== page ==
Patois Articles

Who seh wi chat patwa (patois)?

It is said that Jamaicans, Trinidadians, Guyanese, St. Vincentians, Antiguans, all speak patois, which is the dialectal offspring of the language of the colonial powers of these islands. What do we really speak, and does our language have a distinct name? Let us first find out what is patois. It is an illiterate or provincial form of speech; broken English; jargon. Jargon is confused speech, gibberish, or technical phraseology.

Ever since the late 17th century, English scholars of linguistic geography have been fascinated by the “broken English” spoken by Jamaicans. Broken English? What about the West African languages, namely Akan, Igbo, Wolof, Twi and others that are rooted in the linguistic protest of enslaved Africans in Jamaica: These so-called slaves, forbidden to speak in their native tongues, eventually developed an alternative to the King’s English by incorporating words from their various West African languages. Those words influenced today’s Jamaican words, such as dugu-dugu, quashie, buju, and countless others. Yes, a lot of the words we use are African, but very few people know about this. Why? The word patois does not take these things into consideration, and it undermines our unique and creative spirit as a people. The name of our language must reflect that out of many, we have one language. Thus the ideal name is Jamic. Jamic must be given credency because it represents the legacy of the Africans who formed the mode of communication, this vernacular. In this vein, Jamic is not just our spoken and written language, it is our language as a nation and people. Jam is short for Jamaica, and the suffix –ic, means of or relating to; therefore, Jamic simply means of or relating to Jamaica. In this case, it refers to the language. It must be noted, also, that the Rastas during the 1950s to 1980s took the language and formed their own argot: Iyaric. The lingo was developed in the spirit of self-determination, and the goal was to harness the power of word and its sound.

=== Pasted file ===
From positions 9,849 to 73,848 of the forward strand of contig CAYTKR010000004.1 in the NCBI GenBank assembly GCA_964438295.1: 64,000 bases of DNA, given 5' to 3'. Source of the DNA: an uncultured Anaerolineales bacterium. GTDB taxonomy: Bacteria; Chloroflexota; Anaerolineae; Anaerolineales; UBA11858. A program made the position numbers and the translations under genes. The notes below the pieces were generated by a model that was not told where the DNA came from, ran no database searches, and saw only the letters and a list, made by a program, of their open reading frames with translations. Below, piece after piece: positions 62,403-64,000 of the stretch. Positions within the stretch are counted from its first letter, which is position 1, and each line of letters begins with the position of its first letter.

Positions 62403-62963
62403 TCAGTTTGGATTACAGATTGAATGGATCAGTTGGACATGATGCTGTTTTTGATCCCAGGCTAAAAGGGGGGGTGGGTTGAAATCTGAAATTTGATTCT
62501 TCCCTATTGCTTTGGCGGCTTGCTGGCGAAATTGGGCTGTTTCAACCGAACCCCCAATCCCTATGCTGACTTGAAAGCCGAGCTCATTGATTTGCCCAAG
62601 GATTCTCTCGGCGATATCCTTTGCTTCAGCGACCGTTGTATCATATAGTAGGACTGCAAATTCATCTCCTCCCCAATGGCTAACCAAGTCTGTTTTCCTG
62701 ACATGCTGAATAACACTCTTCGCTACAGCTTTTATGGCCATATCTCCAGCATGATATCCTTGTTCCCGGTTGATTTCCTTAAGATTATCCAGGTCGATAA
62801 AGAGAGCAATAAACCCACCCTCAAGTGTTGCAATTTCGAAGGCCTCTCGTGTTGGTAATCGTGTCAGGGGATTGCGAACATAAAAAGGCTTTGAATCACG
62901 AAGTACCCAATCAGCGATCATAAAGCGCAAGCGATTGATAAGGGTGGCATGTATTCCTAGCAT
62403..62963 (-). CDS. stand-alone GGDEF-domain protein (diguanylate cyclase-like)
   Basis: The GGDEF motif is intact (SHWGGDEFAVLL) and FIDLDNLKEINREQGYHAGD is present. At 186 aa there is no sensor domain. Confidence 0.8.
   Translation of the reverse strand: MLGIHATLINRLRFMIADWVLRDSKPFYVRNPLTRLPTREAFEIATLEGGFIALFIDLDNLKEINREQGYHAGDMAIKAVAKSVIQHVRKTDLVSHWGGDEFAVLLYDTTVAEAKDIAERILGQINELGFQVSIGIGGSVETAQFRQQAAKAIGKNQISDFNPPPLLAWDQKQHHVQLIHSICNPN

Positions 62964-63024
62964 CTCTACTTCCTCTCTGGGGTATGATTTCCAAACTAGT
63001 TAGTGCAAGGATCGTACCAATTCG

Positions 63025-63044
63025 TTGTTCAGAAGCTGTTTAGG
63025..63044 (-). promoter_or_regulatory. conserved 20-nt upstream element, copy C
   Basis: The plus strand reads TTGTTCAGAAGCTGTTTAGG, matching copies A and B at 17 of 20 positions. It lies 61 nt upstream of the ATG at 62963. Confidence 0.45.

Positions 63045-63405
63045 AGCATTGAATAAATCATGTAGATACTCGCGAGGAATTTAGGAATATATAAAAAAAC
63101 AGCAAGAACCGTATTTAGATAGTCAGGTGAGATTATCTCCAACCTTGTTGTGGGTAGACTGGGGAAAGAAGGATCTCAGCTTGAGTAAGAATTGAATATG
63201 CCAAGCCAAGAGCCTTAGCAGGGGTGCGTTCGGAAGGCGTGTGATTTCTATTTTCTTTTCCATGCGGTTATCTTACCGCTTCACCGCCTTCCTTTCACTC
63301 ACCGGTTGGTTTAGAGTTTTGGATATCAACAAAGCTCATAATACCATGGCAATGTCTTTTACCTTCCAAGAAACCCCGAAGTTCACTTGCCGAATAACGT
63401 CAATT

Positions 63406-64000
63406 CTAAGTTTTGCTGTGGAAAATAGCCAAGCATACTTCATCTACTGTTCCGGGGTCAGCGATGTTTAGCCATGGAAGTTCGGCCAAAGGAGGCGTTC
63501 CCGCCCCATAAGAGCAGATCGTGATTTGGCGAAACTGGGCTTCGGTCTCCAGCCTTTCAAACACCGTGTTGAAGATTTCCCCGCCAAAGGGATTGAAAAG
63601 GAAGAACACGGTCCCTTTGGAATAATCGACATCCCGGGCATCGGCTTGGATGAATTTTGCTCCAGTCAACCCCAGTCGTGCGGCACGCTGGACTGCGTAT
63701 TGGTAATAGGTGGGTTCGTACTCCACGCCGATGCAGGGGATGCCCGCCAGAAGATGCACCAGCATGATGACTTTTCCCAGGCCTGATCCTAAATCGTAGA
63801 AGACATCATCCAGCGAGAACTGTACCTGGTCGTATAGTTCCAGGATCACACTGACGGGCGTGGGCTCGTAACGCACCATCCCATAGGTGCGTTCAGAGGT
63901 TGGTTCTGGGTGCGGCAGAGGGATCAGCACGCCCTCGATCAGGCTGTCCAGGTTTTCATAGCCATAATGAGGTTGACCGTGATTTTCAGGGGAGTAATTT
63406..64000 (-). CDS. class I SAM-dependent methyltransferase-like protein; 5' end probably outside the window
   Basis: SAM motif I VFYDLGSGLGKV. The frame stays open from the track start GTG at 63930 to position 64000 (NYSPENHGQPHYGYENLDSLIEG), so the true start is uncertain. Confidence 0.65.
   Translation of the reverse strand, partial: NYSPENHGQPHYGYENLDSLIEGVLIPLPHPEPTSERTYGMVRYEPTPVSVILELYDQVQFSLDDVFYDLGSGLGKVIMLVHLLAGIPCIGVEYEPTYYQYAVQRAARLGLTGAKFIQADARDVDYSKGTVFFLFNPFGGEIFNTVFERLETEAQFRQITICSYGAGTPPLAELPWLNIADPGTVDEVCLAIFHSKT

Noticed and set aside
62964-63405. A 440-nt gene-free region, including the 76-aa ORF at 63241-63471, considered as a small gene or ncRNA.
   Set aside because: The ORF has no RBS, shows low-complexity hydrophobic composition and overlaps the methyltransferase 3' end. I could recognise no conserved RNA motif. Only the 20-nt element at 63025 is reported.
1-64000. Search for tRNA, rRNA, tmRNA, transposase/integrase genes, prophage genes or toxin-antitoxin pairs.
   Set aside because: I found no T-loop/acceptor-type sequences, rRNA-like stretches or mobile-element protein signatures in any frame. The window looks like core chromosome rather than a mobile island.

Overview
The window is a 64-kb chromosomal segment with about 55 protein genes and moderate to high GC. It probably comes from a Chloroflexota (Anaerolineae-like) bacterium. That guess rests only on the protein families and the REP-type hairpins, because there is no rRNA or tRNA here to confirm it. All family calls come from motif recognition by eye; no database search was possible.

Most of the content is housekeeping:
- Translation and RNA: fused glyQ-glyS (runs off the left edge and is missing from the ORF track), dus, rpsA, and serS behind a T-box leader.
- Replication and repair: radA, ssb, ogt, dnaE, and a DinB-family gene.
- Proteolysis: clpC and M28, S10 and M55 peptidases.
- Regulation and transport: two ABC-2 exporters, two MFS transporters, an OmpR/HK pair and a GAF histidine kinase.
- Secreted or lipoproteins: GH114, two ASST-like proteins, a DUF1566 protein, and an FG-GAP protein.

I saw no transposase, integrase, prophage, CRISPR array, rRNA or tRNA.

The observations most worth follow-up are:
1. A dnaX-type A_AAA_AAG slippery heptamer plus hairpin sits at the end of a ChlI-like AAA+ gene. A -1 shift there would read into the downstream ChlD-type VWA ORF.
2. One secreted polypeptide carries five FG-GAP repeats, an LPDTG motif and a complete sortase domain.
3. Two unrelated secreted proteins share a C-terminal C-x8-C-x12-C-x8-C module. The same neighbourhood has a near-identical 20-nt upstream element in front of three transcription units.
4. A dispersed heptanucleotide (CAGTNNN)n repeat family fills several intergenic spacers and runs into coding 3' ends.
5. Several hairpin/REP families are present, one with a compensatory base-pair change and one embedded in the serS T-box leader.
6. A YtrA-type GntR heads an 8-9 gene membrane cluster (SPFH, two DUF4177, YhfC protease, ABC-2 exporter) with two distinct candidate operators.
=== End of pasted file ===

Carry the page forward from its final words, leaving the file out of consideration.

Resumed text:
This speech pattern is the “Principle of Word + Sound = Power” (W+S=P), a phonetic system that inflects specific words, depending on their sounds, to make them more appropriate in the context that they’re used, for instance, the word ‘downpressor’. Professor Hubert Devonish and others of the linguistics department at the University of the West Indies have advocated for the recognition of our language. But is it our language that they are promoting, or is it ‘broken English’ (as in Creole or patois?) Remember, if it is not Jamic, it is not ours. Interestingly, courses are being taught of “our” language in Britain’s Birmingham City College. Our national pride and self-determination make us, Jamaicans, the forerunners of change from oppression; therefore, we mush redefine ourselves. As a beginning, we must redefine the name of our language. Bob Marley said, “Emancipate yourself from mental slavery, none but ourselves can free our minds.” In celebrating our 43rd Independence, it should be made clear that we have a language of the people, for the people. We do not speak broken English, or patois, we speak Jamic. And we do so with pride.

About the author

Ras Dennis JabariReynolds